The Flame, 1938 by Jackson Pollock

At age eighteen, in early fall of 1930, Jackson Pollock left Los Angeles and went east, bent on becoming an artist. He had very little going for him other than his vocational fixation - his belief that "being an artist is life its self - living it I mean." This unpromising, uncompromising young man only lived about a quarter of a century longer. At his death his art was the most consequential and controversial ever to have been produced by American. Reflecting on the immense success of Pollock's work, his brother Sande offered his thoughts on it beginnings, which might, be said, have prompted a kindly counsellor to suggest a career switch to tennis or plumbing.

Pollock's most significant early adviser was Thomas Hart Benton, his teacher at the Art Students League, the school in which he enrolled almost immediately after arriving in New York. Although quick to note his new pupil's apparent lack of facility, Benton - insightful as well as kind - saw Pollock's "intense interest" in art and "intuitive sense of rhythmical relation" as the makings of "some kind of artist". Had Benton been able look into the future at Pollock's works, the then-unimaginable poured and dripped paintings of 1947-50, it is a fair bet that he would have found no more precise words to describe exactly what kind of artist his student had become.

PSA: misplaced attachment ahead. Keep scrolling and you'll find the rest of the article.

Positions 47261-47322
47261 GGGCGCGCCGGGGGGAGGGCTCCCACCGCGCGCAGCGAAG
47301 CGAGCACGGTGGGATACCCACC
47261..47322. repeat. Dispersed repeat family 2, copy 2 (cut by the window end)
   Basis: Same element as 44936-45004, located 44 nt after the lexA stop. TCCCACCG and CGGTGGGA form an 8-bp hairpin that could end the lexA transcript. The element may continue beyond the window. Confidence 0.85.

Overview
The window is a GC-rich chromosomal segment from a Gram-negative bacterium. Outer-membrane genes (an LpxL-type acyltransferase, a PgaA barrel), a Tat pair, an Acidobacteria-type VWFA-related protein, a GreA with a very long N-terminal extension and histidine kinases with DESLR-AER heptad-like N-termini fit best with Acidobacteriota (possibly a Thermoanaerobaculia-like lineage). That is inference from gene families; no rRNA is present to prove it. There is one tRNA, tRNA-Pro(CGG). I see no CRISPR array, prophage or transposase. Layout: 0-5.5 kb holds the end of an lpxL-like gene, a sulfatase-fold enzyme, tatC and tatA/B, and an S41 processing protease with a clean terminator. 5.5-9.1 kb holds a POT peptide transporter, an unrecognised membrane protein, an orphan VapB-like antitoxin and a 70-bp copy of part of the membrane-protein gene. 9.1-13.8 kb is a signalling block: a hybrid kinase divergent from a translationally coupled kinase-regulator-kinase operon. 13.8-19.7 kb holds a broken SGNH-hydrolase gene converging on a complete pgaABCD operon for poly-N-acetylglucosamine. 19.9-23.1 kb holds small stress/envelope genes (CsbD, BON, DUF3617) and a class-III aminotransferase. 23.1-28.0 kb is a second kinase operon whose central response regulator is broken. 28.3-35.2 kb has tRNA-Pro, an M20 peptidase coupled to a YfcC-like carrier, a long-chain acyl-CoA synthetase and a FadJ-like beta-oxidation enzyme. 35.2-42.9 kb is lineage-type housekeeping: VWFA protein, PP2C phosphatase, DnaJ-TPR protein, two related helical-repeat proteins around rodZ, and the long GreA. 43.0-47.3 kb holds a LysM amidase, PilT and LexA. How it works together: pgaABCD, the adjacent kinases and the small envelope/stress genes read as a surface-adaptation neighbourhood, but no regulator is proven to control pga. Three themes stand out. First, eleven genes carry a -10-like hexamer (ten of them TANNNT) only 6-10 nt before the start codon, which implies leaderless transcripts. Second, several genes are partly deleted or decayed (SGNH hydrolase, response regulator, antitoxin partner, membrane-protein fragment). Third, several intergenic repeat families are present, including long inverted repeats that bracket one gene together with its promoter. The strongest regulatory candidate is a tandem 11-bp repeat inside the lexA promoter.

With the advantage of hindsight, we can see Flame, painted some years after Pollock was no longer under Benton's direct tutelage, as a distant forerunner of the revolutionary canvases to come. While the painting's curvilinear dynamics and contrasts of light and dark retain Benton's expressionist chiaroscuro and Albert Pinkham Ryder's moody, nineteenth-century symbolist effects, their deployment in the service of a quasi-abstract subject whose essence is flickering movement seems to have liberated Pollock for this early experiment in free structure. If the writhing flames seem too thick, too muscular, they nonetheless combine to conflate figure and ground in a centrifugal allover composition. Roughly organized on what would become governing principles in Pollock's "classic" works of almost a decade later, Flame's rude, nearly savage facture is a far cry from the virile lyricism of the fluidly intertwining skeins and webs of pain to come. Yet, like Paul Cezanne's early, awkwardly affecting handling of the medium, Pollock's painting exhibits a raw, uncivilized intensity, as if each stroke of the brush were imbued with his own anxiety. Painter Peter Busa's subsequent observation that Pollock could give "painting an organism of existing" is already evident in Flame. More than any other early Pollock, Flame proposes, as its grand successors proclaim, that art's deepest powers are rooted in patterns of energy, independent of representation.